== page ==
Erdoes told CNBC that she wishes there was no such rule. It makes it a 'thing,' she says, and then you have people wondering, 'is she there because of her accomplishments, or because she's a woman?'
One consistent presence through all of the Davos sessions, events, and press coverage is the World Economic Forum, the non-profit organisation that puts the whole thing on.
And amid the celebration of all the government, corporate, and non-profit success at the conference, the awesome accomplishments of the WEF often go unremarked upon.
The World Economic Forum exists because Klaus Schwab founded it 41 years ago. And in the past 41 years, he and his team have built it into the the world's most prestigious--and valuable--conference.
The WEF is now a $185 million-a-year business, and it is expanding far beyond Davos. The organisation's prestige and mission make the world's most powerful people and organisations want to be associated with it. And the power of the WEF brand is enhanced every minute of every day during the Davos conference.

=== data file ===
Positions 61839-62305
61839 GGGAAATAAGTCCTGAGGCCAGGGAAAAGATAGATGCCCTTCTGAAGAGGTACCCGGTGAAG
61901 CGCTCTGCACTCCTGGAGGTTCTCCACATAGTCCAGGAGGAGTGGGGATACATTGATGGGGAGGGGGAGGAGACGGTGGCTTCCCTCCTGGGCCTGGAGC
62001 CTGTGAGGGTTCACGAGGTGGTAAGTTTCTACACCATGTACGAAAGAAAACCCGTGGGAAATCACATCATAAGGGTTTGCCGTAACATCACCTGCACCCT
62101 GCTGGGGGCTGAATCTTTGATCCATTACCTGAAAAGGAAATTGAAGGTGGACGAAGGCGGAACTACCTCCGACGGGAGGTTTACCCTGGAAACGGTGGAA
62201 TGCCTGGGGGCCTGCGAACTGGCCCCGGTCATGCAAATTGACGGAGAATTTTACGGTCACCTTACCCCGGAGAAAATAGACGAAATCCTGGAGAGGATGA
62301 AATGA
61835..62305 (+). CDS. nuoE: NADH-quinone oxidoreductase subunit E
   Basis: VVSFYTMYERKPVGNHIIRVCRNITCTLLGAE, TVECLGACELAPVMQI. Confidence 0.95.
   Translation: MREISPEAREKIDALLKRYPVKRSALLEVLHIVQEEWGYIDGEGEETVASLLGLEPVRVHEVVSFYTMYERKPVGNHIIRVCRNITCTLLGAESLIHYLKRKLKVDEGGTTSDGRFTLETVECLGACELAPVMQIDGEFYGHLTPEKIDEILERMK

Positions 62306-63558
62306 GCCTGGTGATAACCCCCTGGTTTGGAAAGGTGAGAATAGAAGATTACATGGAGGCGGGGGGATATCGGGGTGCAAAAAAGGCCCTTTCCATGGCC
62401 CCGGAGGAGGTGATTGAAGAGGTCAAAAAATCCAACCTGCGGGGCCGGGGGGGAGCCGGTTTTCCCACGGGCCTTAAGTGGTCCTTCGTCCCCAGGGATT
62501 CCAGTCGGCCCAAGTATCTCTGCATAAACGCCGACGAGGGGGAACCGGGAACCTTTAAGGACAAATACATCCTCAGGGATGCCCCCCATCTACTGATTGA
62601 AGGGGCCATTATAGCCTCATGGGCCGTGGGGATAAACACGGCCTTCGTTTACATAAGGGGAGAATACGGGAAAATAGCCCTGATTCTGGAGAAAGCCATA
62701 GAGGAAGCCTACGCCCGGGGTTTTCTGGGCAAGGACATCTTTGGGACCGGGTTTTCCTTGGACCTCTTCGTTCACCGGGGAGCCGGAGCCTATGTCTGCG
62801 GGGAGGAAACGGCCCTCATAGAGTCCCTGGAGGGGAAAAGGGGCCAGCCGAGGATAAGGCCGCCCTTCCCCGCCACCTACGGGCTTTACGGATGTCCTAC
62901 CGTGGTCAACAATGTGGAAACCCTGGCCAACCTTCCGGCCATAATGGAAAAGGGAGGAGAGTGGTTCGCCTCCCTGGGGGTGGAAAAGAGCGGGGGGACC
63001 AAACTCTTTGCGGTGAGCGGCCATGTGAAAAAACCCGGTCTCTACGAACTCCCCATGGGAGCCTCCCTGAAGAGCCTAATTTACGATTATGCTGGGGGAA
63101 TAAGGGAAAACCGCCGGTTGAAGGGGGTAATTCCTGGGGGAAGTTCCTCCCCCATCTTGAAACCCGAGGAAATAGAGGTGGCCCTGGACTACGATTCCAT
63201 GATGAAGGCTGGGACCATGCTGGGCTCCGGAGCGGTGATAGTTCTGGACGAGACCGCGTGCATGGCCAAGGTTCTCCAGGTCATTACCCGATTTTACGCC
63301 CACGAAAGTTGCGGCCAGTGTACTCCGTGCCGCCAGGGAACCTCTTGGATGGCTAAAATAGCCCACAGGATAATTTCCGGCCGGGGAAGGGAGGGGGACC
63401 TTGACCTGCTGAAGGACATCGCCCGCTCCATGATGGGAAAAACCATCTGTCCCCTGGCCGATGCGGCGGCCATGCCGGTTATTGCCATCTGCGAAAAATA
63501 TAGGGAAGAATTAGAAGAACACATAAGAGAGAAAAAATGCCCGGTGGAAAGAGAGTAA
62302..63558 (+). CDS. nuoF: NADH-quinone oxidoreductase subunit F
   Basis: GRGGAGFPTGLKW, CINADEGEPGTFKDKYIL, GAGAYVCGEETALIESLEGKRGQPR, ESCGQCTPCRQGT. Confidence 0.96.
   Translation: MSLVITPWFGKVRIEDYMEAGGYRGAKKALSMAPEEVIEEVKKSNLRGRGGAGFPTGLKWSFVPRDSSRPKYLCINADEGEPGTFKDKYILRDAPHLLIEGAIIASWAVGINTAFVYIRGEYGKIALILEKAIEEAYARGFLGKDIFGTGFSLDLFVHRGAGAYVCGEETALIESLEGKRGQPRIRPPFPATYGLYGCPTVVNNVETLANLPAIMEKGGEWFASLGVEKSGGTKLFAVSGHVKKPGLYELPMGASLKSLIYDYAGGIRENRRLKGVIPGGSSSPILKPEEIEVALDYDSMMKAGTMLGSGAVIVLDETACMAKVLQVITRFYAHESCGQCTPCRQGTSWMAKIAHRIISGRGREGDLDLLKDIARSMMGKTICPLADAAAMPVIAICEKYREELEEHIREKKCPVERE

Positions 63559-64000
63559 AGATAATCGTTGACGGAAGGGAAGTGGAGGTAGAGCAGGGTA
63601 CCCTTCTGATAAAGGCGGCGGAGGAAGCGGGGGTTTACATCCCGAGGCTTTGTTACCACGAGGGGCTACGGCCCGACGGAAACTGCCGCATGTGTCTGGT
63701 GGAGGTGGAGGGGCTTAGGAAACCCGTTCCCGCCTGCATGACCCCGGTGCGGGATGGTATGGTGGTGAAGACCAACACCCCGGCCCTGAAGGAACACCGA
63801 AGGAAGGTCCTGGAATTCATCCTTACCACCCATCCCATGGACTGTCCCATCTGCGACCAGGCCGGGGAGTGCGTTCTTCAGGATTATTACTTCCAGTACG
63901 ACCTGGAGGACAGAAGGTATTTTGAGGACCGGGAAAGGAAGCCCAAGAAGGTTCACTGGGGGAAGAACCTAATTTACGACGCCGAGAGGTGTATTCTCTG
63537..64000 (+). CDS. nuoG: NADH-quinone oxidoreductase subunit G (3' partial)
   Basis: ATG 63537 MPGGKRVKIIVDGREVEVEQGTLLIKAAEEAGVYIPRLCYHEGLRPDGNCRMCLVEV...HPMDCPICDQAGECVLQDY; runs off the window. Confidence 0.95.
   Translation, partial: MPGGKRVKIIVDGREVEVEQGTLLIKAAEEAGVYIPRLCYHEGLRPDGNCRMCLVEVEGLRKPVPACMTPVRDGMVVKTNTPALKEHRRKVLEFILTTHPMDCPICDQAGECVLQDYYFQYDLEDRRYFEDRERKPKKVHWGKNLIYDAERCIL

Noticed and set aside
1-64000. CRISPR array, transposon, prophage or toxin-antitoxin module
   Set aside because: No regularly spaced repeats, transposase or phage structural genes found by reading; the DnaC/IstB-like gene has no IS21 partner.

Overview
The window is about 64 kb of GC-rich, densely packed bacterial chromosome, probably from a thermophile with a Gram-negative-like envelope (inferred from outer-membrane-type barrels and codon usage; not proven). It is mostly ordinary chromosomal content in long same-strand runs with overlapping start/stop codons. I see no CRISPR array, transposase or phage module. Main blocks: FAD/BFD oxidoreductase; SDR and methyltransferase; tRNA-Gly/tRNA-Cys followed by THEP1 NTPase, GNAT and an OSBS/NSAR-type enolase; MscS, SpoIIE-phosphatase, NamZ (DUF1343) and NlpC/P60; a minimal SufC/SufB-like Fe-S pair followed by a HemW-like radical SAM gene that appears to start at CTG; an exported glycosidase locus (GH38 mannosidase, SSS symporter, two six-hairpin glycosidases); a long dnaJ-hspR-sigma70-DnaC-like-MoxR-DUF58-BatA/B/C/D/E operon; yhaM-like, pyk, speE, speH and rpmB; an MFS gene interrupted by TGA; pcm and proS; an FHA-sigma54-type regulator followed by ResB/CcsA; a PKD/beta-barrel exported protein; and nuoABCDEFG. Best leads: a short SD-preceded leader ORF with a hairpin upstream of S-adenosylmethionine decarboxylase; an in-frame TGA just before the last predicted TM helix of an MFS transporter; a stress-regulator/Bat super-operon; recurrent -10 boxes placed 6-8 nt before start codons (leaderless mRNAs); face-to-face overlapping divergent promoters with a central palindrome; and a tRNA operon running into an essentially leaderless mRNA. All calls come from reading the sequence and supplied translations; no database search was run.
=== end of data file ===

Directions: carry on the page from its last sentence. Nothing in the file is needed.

Klaus Schwab, in other words, is not merely the host of a popular conference. He's one of the world's great brand managers and entrepreneurs.
Davos is CNBC's Superbowl.
Thanks to a huge strategic partnership between GE and the World Economic Forum, the network ships 40-50 people to Switzerland each year, and its brand and stars permeate the whole conference.
On the rooftop of the Congress Centre, where the world's TV networks shoot interviews with the Alps as a backdrop, CNBC has the pole position.
Its 'green room' tent sits right at the top of the stairs, and its outdoor set is many times the size of those of its competitors. To get to where Bloomberg, and Eurovision, and CNN, and the many other networks shoot, interviewees and handlers have to walk by CNBC's gigantic set and tent. And if, perchance, CNBC's army of bookers and producers has overlooked one of them, it's for sure that they'll be approached and scheduled as they walk by.
So it's no accident that most attendees feel that, when it comes to TV coverage, there's CNBC and then all the rest.